In How to Title a Vehicle in Missouri, I provide step-by-step instructions on how to transfer title to a vehicle, obtain a new title, and register the vehicle. In today’s post, I discuss recording a lien on a vehicle.
When you purchase a business via an asset sale, you have to transfer the assets you’re purchasing out of the seller’s company and into your company. Most assets can be transferred by having the seller sign a general bill of sale. But some assets, such as cars and trucks used in the business, have special rules.
Often in the purchase of a business, the business assets are pledged as security for payment of money loaned to facilitate the transaction. For example, if the buyer takes out an SBA loan, the lender will require the buyer to pledge all of the business’s assets as collateral. Similarly, if the seller finances a portion of the purchase price, the seller might require the buyer to pledge the business’s assets as collateral.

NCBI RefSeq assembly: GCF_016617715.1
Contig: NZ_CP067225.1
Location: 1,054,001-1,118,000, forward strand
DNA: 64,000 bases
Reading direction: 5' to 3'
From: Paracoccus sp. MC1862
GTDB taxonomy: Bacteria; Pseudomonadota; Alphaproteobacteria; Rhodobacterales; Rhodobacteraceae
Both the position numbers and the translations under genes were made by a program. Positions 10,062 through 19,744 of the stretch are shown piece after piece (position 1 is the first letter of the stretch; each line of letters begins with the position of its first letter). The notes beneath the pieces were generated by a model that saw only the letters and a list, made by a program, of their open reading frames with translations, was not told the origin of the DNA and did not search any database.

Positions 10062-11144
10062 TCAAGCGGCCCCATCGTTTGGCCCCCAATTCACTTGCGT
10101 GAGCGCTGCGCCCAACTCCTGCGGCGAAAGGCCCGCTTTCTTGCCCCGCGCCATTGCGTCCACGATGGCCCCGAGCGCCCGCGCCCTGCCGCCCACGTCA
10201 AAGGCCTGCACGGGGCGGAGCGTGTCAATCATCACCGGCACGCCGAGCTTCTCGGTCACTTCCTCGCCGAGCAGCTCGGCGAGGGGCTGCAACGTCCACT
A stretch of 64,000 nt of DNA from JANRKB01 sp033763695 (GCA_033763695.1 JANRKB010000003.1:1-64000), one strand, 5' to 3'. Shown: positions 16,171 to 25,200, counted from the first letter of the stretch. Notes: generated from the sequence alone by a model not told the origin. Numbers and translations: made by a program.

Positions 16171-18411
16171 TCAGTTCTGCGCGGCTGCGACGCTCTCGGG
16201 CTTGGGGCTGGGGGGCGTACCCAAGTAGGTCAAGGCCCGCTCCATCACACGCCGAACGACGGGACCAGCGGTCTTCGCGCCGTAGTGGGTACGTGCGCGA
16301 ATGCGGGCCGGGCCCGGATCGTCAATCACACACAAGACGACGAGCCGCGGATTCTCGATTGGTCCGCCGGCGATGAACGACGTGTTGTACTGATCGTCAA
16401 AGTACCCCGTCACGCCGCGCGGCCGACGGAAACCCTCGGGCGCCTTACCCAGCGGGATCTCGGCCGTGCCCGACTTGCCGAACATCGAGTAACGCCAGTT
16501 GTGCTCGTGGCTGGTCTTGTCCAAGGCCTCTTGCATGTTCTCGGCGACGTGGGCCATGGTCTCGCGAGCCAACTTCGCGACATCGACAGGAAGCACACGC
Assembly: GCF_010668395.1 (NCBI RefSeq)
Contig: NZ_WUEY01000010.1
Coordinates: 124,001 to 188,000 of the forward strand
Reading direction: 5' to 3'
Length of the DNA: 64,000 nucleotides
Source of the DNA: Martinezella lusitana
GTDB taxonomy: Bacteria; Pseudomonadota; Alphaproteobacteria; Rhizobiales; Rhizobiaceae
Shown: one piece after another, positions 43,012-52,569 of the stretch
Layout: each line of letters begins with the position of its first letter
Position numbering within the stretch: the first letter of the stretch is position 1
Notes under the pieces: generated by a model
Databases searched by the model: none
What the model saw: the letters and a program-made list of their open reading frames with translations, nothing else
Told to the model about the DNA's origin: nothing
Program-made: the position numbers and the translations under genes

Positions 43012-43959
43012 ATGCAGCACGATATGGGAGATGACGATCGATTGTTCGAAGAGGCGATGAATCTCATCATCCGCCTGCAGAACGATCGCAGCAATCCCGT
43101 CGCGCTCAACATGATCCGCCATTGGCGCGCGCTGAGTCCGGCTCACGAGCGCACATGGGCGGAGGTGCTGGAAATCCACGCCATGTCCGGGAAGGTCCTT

When assets pledged in the sale of a business include one or more vehicles, the liens must be recorded on the vehicle titles.
To record a lien on a vehicle, the name and address of the lienholder and the date of the lien must be provided on the back of the certificate of title when the seller signs the title over to the buyer. If the buyer is granting a lien to the seller for seller financing, the seller’s name and address will be provided. If the buyer also financed part of the purchase price through a bank, the bank’s information will be recorded as the first lienholder, and the seller’s information will be provided as the second lienholder. You can also use Form 4809 to record a lien on a vehicle. The lienholder information will also need to be included in the title application. See my post, How to title a Vehicle in Missouri for step-by-step instructions on titling a vehicle.
When the Missouri Department of Revenue issues a new vehicle title after the business sale closes, the lien (or liens) will be recorded on the face of the new certificate of title. In most states the lender holds the certificate of title until the lien is released, but in Missouri titles are usually sent back to the owner with the lien noted on the face of the title.